All about the sukkah

By Rabbi Yerachmiel D. Fried

Dear Rabbi Fried,

What are the specifications of a sukkah and when does one need to sit in it?

Justin K.

Dear Justin,

We begin sitting in the sukkah on the first night of Sukkot, which begins this year on Friday night, Sept. 29. The mitzvah continues until the conclusion of Shemini Atzeret, which falls this year on Friday night, Oct. 6, and continues through the following day until nightfall.

The main obligation is on the first two nights of Sukkot, but the mitzvah continues throughout the holiday, for the entire seven days. Besides the first two nights, the obligation is whenever we eat a meal during the week of Sukkot and it is an additional mitzvah to sit there even when not eating an actual meal, like to talk with a friend, read a book, etc.

This mitzvah is learned from the verse that says “You shall dwell in booths (sukkot) for seven days…” (Leviticus 23:42). The Talmud explains this means to live in the sukkah the way you would dwell in your own home for those seven days (Talmud, Sukkah 26).

Many, climate permitting, sleep in the sukkah as well.

The minimum size of a sukkah is two walls attached together like an L — each being 28 inches wide — and a third wall which is about 4 inches wide, all being at least 40 inches tall. I would not recommend trying to get your family to eat a meal in a sukkah that size! There’s no maximum size, and many build sukkot which are quite large to accommodate their families and company. Ideally, we build four complete walls to give the feeling of a home.

Keep in mind, however, that the covering on top, which consists of branches, leaves, bamboo or thin strips of wood, must overlay the sukkah in such a way that the majority of the ceiling is covered. This is in order that the sukkah will be shady. The larger the sukkah, the more branches you need. Specially made sukkah mats are available, which can be rolled out on top and cover a lot of area. (The covering should not be attached, just laid on top.)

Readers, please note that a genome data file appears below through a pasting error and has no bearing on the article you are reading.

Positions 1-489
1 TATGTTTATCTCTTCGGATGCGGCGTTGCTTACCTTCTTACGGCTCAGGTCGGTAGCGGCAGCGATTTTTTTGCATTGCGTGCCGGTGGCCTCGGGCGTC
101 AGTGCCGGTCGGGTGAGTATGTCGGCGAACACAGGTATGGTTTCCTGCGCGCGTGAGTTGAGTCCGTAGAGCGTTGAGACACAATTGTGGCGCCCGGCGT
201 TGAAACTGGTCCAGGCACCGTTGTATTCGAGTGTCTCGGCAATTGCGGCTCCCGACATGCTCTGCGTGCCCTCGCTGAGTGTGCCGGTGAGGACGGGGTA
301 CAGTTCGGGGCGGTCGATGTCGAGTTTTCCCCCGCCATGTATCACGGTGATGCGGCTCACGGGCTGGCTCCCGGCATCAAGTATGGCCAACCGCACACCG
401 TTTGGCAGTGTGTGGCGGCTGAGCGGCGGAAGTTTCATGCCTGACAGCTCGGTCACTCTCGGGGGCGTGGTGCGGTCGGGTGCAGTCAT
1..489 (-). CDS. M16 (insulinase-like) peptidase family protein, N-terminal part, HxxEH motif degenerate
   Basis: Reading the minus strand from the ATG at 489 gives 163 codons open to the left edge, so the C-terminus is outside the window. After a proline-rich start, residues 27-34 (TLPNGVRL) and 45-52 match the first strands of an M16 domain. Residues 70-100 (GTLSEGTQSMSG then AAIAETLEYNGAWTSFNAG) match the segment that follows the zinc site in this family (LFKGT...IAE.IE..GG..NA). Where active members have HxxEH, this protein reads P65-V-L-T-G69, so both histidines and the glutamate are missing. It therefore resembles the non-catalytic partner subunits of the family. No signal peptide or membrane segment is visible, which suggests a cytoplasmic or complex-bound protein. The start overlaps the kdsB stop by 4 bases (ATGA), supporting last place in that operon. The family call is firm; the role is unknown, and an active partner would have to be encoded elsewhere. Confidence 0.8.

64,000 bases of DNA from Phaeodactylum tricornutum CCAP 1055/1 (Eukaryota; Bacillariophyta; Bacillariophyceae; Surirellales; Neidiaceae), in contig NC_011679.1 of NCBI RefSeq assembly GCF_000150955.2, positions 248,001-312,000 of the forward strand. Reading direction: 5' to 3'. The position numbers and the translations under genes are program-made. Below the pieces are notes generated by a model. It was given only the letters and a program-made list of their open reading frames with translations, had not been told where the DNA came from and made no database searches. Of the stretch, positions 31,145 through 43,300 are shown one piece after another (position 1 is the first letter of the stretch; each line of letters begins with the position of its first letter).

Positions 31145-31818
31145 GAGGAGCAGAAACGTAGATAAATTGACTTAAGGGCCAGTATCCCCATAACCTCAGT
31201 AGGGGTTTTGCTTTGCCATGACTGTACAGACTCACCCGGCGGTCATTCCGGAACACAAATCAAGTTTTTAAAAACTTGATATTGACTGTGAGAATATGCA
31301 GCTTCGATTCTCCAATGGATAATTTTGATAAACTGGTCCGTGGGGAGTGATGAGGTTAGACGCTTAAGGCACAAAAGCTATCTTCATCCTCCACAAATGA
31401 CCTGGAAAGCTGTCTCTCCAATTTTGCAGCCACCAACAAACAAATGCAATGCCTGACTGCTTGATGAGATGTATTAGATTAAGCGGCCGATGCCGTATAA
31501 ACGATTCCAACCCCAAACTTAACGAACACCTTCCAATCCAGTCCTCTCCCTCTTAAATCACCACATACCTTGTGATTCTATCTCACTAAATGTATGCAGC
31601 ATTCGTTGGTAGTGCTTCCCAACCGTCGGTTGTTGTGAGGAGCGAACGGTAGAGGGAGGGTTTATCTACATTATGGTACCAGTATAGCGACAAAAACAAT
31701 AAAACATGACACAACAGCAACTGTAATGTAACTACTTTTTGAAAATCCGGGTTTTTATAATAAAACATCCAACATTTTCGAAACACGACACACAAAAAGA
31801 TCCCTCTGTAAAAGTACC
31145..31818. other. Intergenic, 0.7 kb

There are many intricate questions as to the building of the sukkah, such as when it is permitted to use one or more of the walls of one’s house as walls of the sukkah. (Feel free to contact me via email and I’ll try to either answer you or schedule a rabbi to see your sukkah if necessary, as some cases are difficult to visualize without being seen.)

The Torah says that when we sit in the sukkah, we are to remember that we sat in sukkot when we left the Land of Egypt. It teaches us that G-d is protecting us even when on the move. Sukkot is known as the “time of our joy.” This is because we realize we can be happy even when not surrounded by our usual creature comforts and are existing in a simple hut, which we have “wandered” to from our homes. It is a celebration of simply being alive and being connected to G-d.

This has been an important lesson for our people for thousands of years that we have been the “wandering Jews,” from place to place and country to country. We never lost our faith or our joy. Those Jews teach us the lesson of the sukkah!

Wishing you and all a joyous Sukkot holiday.

Rabbi Yerachmiel Fried is dean of DATA–Dallas Area Torah Association.

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